Herpetic gingivostomatitis in young children
- Martha Ann Keels, DDS, PhD
Martha Ann Keels, DDS, PhD
- Associate Professor of Pediatric Dentistry
- Duke University Medical Center
- Dennis A Clements, MD, PhD, MPH
Dennis A Clements, MD, PhD, MPH
- Professor of Pediatrics
- Duke University
- Section Editors
- Sheldon L Kaplan, MD
Sheldon L Kaplan, MD
- Editor-in-Chief — Pediatrics
- Section Editor — Pediatric Infectious Diseases
- Professor and Vice Chairman for Clinical Affairs
- Baylor College of Medicine
- Ann Griffen, DDS, MS
Ann Griffen, DDS, MS
- Section Editor — Pediatric Oral Health
- Professor of Pediatric Dentistry
- Ohio State University
Gingivostomatitis is the most common manifestation of primary herpes simplex virus (HSV) infection during childhood . Primary herpetic gingivostomatitis is characterized by ulcerative lesions of the gingiva and mucous membranes of the mouth, often with perioral vesicular lesions (picture 1).
The clinical manifestations of mucocutaneous herpes simplex virus type 1 (HSV-1) disease are due to tissue destruction, a direct consequence of viral replication and cell lysis . Inoculation of HSV-1 at mucosal surfaces or skin sites permits entry of the virus into sensory and autonomic nerve endings through which it is transported to the cell nuclei (eg, the trigeminal ganglion), where it remains latent. Reactivation results in recurrent herpes simplex virus disease (eg, herpes gingivostomatitis, herpes labialis). (See "Pathogenesis of herpes simplex virus type 1 infection".)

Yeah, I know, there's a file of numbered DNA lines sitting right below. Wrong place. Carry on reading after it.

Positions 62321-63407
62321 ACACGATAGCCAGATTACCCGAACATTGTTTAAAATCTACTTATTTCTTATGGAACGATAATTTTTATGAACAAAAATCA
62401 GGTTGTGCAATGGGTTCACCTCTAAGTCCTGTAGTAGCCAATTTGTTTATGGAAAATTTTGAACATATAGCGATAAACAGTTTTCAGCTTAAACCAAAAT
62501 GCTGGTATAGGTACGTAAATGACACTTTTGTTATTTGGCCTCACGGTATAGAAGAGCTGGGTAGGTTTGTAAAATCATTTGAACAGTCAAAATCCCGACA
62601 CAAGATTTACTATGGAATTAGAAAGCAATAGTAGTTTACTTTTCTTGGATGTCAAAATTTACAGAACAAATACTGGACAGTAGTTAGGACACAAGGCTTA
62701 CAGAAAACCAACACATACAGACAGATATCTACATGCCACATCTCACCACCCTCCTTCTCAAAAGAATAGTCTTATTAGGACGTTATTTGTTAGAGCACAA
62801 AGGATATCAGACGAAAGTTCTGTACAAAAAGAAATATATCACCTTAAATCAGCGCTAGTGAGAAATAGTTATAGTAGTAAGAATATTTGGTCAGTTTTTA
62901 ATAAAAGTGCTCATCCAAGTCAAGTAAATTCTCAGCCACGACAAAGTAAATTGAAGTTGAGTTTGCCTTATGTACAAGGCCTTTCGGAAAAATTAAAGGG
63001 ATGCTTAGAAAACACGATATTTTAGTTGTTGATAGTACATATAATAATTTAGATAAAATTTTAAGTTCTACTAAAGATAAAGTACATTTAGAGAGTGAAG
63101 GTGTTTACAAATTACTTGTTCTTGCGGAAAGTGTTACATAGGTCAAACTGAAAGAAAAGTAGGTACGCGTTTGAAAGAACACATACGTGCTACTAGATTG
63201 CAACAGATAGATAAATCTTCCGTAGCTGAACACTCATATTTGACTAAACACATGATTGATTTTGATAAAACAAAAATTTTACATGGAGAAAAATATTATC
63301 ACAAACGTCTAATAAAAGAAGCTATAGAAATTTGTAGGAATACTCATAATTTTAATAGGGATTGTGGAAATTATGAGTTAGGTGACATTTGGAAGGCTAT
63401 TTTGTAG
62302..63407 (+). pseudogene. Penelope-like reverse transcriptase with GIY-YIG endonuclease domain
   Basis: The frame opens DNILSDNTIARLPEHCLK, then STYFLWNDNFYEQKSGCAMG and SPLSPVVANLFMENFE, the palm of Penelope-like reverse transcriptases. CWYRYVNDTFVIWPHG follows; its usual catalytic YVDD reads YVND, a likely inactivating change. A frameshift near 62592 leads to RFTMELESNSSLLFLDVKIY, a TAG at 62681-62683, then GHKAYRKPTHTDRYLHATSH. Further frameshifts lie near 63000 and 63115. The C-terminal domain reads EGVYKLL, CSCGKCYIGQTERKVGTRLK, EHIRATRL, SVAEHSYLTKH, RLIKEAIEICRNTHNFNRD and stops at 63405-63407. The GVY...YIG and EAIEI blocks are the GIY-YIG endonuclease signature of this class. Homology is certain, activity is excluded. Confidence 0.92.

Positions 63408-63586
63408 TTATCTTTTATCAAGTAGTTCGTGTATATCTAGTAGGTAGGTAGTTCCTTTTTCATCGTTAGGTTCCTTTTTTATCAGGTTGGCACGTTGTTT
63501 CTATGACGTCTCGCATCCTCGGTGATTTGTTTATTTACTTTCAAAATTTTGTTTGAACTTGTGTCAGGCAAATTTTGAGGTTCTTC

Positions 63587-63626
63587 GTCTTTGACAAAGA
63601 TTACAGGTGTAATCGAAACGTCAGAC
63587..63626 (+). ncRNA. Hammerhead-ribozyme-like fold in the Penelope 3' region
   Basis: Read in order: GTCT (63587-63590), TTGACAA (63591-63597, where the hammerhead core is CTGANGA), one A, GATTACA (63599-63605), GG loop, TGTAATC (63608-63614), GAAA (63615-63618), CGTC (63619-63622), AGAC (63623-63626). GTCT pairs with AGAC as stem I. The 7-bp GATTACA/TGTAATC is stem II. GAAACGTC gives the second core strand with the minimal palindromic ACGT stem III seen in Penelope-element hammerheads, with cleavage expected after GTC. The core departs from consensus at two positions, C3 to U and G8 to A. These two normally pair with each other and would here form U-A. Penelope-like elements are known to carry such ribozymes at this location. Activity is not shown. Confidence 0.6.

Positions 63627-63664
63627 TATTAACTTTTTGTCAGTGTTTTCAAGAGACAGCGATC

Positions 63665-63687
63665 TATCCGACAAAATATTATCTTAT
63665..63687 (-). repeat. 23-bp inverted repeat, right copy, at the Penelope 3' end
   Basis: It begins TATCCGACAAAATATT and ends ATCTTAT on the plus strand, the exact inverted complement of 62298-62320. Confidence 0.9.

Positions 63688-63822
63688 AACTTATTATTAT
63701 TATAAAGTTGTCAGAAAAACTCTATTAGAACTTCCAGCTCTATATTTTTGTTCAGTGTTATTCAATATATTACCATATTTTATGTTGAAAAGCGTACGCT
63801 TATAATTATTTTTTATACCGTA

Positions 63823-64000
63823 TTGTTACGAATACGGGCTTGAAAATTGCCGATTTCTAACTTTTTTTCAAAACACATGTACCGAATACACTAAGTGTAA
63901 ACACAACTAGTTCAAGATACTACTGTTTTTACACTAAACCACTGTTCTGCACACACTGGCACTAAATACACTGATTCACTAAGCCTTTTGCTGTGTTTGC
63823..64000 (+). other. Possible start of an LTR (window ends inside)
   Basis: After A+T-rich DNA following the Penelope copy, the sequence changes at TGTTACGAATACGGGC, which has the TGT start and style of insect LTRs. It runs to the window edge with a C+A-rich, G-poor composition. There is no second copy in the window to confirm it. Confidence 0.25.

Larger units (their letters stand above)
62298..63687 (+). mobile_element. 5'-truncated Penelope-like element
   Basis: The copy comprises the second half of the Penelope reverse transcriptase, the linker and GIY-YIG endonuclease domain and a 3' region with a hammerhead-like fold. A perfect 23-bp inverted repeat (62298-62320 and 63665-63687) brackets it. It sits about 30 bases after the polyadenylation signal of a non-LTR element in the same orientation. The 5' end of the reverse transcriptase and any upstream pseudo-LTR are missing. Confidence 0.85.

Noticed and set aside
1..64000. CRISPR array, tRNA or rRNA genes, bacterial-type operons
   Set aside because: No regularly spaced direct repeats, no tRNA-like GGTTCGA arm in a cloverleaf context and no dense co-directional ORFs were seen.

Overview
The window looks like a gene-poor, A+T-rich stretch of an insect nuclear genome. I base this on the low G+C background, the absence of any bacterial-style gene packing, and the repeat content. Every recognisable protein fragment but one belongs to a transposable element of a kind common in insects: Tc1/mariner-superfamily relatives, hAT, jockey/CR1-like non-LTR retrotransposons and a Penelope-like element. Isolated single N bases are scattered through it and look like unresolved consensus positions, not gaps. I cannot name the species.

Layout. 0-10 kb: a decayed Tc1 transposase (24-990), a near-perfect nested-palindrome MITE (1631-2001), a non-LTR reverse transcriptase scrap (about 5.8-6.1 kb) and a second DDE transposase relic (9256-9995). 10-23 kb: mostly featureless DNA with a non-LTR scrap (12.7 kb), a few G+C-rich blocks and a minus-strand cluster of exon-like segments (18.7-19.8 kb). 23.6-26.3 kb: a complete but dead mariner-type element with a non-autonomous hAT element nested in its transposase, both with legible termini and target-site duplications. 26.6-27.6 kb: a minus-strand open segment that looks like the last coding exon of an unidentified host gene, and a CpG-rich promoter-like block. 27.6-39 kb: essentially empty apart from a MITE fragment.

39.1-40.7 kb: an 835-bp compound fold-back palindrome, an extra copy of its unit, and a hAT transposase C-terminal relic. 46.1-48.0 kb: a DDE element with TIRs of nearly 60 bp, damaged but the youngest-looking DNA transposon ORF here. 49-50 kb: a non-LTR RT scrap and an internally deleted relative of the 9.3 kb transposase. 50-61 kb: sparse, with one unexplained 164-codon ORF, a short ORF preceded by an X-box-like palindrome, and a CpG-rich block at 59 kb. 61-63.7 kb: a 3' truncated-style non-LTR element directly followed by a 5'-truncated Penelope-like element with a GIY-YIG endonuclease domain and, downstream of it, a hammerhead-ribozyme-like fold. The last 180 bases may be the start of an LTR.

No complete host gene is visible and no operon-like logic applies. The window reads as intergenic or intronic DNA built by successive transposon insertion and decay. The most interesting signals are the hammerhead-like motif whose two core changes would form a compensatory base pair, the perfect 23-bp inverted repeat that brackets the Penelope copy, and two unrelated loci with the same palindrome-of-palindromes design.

Herpetic gingivostomatitis is almost always caused by herpes simplex virus type 1 .
Primary herpetic gingivostomatitis typically occurs in children between six months and five years of age, but it can occur in older children and adolescents . (See "Clinical manifestations and diagnosis of herpes simplex virus type 1 infection".)
Herpetic gingivostomatitis occurs throughout the year, with no particular seasonal distribution . In a retrospective review at a single institution, herpes simplex virus (HSV) gingivostomatitis was diagnosed in 1.6 per 10,000 emergency department visits and 5.6 per 10,000 hospital admissions .
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- Incubation period
- CLINICAL FEATURES
- DIFFERENTIAL DIAGNOSIS
- Natural history
- Indications for hospitalization
- Supportive care
- - Fluid intake
- - Pain control
- - Topical therapies
- Oral acyclovir
- - Indications
- - Dose and duration
- - Adverse effects
- Topical antivirals
- Immunocompromised children
- Antibiotic therapy
- Child care
- SUMMARY AND RECOMMENDATIONS